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Would you change this portfolio ??
Old 11-07-2019, 10:39 PM   #1
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Would you change this portfolio ??

Please give your opinion about our portfolio -

I am 63, DW 58, retiring in 2 years , -

My IRA -
VTABX --------- 6%
VBTLX ---------16%
DW IRA -
VBTLX-----------7%

My Roth IRA -
VTSAX -----------2%
DW Roth IRA -
VTSAX -----------2%

My Taxable -
VTSAX-----------23%
VTIAX -----------7%
VWIUX ----------2%
DW Taxable -
VTIAX ----------- 6%
VTMGX ---------- 2%
VTSAX ---------14%
VWIUX----------14%

*We have $380k in Bank CDs & Online Savings & the Asset Allocation is around Stocks 52% & Fixed Income including the savings is 48%
*We needed the Tax Exempt Bonds in Taxable to maintain the AA, although now being in 22% Tax Bracket, we may go to taxable bonds .

What do you think ? Will you change anything ?

Thanks in advance for your opinions
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Old 11-08-2019, 05:33 AM   #2
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If you are happy with the AA then that's as good a way as any. You have rather more international than I like but that is a personal choice.
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Old 11-08-2019, 06:54 AM   #3
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I have many of the same holdings, so I like your choices. But your AA should be what you’re comfortable with, not what someone else would choose. History would suggest as long as you stay within 20:80 Equity:Fixed and 70:30, you’re probably fine. Not critical but I don’t think most people would lump cash into fixed income though.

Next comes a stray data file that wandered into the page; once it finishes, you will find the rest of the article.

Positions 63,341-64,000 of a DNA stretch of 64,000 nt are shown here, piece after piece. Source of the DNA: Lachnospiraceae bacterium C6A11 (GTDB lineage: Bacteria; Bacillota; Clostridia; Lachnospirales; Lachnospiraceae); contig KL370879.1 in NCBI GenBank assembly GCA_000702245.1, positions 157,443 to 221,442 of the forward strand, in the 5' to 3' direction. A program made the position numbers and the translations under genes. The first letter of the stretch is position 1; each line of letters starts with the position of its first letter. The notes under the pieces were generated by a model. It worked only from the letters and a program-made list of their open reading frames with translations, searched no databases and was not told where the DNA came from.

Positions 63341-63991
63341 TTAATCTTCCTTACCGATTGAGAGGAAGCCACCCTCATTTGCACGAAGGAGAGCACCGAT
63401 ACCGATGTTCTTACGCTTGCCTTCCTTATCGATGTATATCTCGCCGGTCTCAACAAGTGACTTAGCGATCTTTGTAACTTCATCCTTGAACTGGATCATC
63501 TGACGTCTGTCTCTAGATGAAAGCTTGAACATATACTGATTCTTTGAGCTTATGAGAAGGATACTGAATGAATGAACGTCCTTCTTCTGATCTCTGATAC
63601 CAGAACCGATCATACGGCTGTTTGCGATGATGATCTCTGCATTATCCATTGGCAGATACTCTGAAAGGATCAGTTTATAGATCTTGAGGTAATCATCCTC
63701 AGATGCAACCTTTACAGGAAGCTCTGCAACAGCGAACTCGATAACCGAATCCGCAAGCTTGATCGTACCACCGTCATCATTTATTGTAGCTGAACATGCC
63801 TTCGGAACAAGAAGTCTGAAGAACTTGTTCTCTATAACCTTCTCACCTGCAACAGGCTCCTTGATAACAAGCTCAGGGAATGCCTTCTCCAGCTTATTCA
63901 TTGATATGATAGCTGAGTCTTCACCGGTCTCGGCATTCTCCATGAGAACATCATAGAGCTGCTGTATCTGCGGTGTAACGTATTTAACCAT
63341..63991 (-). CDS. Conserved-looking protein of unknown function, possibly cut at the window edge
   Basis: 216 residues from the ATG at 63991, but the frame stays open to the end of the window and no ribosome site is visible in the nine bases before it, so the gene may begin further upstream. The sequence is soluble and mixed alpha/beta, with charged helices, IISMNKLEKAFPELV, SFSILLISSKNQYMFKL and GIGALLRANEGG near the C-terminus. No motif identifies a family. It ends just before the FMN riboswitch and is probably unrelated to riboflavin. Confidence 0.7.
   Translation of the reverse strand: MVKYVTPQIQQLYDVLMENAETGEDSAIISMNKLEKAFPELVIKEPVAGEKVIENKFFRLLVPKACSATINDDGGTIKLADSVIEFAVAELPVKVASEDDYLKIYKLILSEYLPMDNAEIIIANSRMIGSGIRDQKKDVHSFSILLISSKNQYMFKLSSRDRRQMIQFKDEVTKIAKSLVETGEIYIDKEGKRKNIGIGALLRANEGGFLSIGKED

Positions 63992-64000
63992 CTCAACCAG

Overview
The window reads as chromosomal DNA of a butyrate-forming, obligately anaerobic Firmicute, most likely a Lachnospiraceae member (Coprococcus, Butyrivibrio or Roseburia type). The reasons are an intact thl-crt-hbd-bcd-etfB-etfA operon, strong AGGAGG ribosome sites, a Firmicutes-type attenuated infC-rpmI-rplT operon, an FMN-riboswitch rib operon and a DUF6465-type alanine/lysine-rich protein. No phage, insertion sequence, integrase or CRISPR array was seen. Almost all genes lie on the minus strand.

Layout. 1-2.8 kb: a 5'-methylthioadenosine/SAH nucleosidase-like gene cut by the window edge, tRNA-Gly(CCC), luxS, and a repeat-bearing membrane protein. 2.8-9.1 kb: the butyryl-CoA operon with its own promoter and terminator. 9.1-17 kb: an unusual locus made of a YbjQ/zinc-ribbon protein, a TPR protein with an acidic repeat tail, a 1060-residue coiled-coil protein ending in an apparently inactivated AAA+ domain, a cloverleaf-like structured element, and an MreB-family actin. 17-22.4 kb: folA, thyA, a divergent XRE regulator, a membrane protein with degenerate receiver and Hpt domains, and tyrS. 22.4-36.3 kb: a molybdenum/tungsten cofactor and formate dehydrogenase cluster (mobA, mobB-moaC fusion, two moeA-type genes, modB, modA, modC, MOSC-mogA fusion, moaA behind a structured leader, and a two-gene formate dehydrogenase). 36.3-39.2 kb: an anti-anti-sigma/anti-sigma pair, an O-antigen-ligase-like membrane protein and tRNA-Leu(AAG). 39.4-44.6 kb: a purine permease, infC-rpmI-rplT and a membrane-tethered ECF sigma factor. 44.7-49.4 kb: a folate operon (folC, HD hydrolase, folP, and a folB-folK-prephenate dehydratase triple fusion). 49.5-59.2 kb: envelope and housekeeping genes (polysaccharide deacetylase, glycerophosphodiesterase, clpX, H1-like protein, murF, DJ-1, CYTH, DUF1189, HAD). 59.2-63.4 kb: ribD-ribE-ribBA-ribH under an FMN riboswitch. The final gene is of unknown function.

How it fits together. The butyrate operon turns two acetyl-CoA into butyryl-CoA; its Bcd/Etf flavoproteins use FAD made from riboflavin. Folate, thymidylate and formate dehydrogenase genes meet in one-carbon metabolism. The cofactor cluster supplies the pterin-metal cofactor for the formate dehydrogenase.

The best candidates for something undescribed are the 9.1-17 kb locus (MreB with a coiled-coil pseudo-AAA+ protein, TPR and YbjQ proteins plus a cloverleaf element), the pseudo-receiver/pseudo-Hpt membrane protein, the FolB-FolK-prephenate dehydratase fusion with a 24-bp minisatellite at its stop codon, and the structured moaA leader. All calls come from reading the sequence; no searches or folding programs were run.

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Target AA: 40% equity funds / 35% bond funds / 25% cash
Target WR: Approx 2.5% Approx 20% SI (secure income, SS only)
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Old 11-08-2019, 07:21 AM   #4
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Is your wife retiring too? What is your healthcare plan for her? If you are using an aca plan, you might want to double check your income vs subsidies for your wife.
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Old 11-08-2019, 10:35 AM   #5
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My eyeball count says seven different funds. Seems like a lot, though good job that they are all Vanguard. What is the purpose of keeping track of so many funds? For equities, your favorite mix of VTSAX andVTIAX would seem to do it or, our choice, VTWAX. I avoid unnecessary complexity or even complexity with only very small theoretical payoff.

I suggest that you run your current portfolio against some simpler ones using Portfolio Visualizer. Just look at the totals and don't worry about separating by accounts. Backtesting doesn't predict anything but you can get a very useful picture of correlations between the complex and the simple. If they are highly correlated, then personally I would ditch the extra baggage. https://www.portfoliovisualizer.com/backtest-portfolio